Sunday was a sad day for many basketball fans. Sunday was the day that all-time great Kobe Bryant decided that this season was going to be his last. Almost everyone saw it coming and him retiring isn’t what surprised people, how he announced it is what surprised people. He didn’t wait until the end of the season, but for the end of a game against the Indiana Pacers where the Lakers lost and Kobe scored 13 points on 4-20 shooting.

“This season is all I have left to give. My heart can take the pounding / my mind can handle the grind / but my body knows it’s time to say goodbye.”

Kobe wrote that in his Dear Basketball poem for The Players’ Tribune and I got goosebumps from it. If you have a few minutes, take the time to read his poem. It’s beautiful.

The things that Kobe did on the court physically and statistically will forever be enshrined in basketball history and later this week I’ll publish a post recapping his illustrious career. In this post however, I’m going to talk about three things that Kobe did that are the cause of those great physical feats, statistics and accolades.

Work Ethic – Kobe is the definition of a workaholic, devoting all of his time to refining his craft. Not just on his athleticism or jumpshot, but on the details. It’s said that he would take 30 minutes to an hour loosening up his fingers and ankles to make sure they felt perfect.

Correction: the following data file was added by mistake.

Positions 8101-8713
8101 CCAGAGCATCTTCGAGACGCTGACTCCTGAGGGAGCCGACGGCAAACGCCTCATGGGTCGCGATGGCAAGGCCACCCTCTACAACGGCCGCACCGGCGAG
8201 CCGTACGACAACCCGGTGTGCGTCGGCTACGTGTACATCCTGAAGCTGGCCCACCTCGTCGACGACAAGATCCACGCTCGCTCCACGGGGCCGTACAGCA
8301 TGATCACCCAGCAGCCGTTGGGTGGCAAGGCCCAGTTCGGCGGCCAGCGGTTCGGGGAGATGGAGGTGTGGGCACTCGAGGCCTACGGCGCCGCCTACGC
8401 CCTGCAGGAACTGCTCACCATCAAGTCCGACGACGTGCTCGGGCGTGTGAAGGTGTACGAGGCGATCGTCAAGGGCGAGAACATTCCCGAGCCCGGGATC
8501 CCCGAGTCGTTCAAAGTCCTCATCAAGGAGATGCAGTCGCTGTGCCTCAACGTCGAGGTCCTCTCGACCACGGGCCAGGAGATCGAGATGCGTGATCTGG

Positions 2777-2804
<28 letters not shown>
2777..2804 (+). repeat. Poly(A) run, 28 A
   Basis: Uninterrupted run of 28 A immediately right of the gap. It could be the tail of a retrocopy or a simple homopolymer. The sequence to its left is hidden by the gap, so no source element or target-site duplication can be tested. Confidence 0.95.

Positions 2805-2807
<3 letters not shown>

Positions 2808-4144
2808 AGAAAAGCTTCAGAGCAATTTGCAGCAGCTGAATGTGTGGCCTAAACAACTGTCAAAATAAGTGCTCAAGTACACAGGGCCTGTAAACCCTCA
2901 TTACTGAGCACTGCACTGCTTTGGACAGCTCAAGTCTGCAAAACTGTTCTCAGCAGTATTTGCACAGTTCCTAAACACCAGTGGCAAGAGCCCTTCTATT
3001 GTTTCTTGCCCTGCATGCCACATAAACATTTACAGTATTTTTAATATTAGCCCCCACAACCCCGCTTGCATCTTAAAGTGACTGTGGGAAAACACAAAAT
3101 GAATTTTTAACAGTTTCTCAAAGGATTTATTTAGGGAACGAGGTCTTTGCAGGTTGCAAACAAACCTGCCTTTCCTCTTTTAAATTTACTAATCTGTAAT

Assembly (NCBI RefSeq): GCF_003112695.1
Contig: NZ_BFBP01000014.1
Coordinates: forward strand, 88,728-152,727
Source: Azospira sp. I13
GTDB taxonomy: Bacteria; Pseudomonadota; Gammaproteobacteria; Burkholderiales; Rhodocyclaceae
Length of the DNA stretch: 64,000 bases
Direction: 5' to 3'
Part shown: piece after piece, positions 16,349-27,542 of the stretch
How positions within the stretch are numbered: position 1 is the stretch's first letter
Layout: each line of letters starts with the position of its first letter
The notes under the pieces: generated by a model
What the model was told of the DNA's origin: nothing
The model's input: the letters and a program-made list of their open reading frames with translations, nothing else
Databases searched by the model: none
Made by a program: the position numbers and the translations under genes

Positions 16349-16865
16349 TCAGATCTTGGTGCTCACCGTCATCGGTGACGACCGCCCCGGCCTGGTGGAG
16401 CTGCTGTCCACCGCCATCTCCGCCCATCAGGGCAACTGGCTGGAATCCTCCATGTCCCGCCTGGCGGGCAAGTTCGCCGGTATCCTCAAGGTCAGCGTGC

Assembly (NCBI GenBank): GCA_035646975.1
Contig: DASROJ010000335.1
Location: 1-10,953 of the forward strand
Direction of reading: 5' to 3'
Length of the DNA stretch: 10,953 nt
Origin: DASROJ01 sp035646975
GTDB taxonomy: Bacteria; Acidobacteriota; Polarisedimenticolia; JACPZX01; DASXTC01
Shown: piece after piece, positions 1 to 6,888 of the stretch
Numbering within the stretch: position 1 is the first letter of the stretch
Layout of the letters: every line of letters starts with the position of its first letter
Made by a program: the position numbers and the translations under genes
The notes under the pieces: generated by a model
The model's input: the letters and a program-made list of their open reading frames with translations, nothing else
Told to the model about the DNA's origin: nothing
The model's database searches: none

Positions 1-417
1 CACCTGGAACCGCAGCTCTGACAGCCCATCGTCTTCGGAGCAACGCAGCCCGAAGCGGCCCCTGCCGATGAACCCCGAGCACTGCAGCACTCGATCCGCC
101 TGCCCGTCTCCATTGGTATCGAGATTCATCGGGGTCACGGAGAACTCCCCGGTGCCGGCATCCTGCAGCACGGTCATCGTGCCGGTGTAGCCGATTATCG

Everyone’s heard the stories about Kobe: how he woke up a Team USA trainer at 3:30 AM to workout during the Olympics and when the trainer got to the gym, Kobe was in a full sweat; or how Tim Grover would train him two or three times a day for multiple hours; also how he needs to hit 800 shots before he even considers ending his workout. But there was one story that really stood out to me and it’s from one of Phil Jackson‘s books (I believe it was The Last Season, but don’t quote me on it) where Jackson says that in the summers of the early 2000s, Kobe would make 2000 shots a day. 2000. If that’s the case, he made a career’s worth of field goals in six days. Phil Jackson also said that Kobe goes “beyond” how Michael Jordan would train.

Confidence – Easily could be replaced with arrogance, but that’s how Kobe’s personality is. Towards basketball at least. On the basketball court he would go out and attempt to dominate and humiliate you, which he was usually did and he expected it to be like that every time he played in a basketball game. Paul Pierce said he’s one the toughest players he’s ever guarded because of his outrageous level of confidence and “serial killer” mentality. Kobe wants to take every shot and he expects every shot to go in. Missed shots don’t impact him, either. This season he’s shooting an astonishingly-low 30% from the field but he’s still shooting 17 shots a game. His confidence level is much attributed to how hard he works on the court.

Love for the game – Kobe Bryant has a serious emotional connection to the game of basketball. He’s been open about how much he loves this game for giving him the opportunity to live out his dream. The blood, sweat, tears, long hours in the gym, wins, losses and everything else are what made Kobe love this game, and are what’s going to make it a very somber goodbye to one of the best that the NBA has ever seen.

There will never be another Kobe and no one should attempt to be another Kobe. There will be players who put up better numbers and have better physical skills, but the intangibles that Kobe was blessed with are what separates him from the crowd.

We’ll miss you, Kobe.

(featured image via Zennie Abraham / Flickr)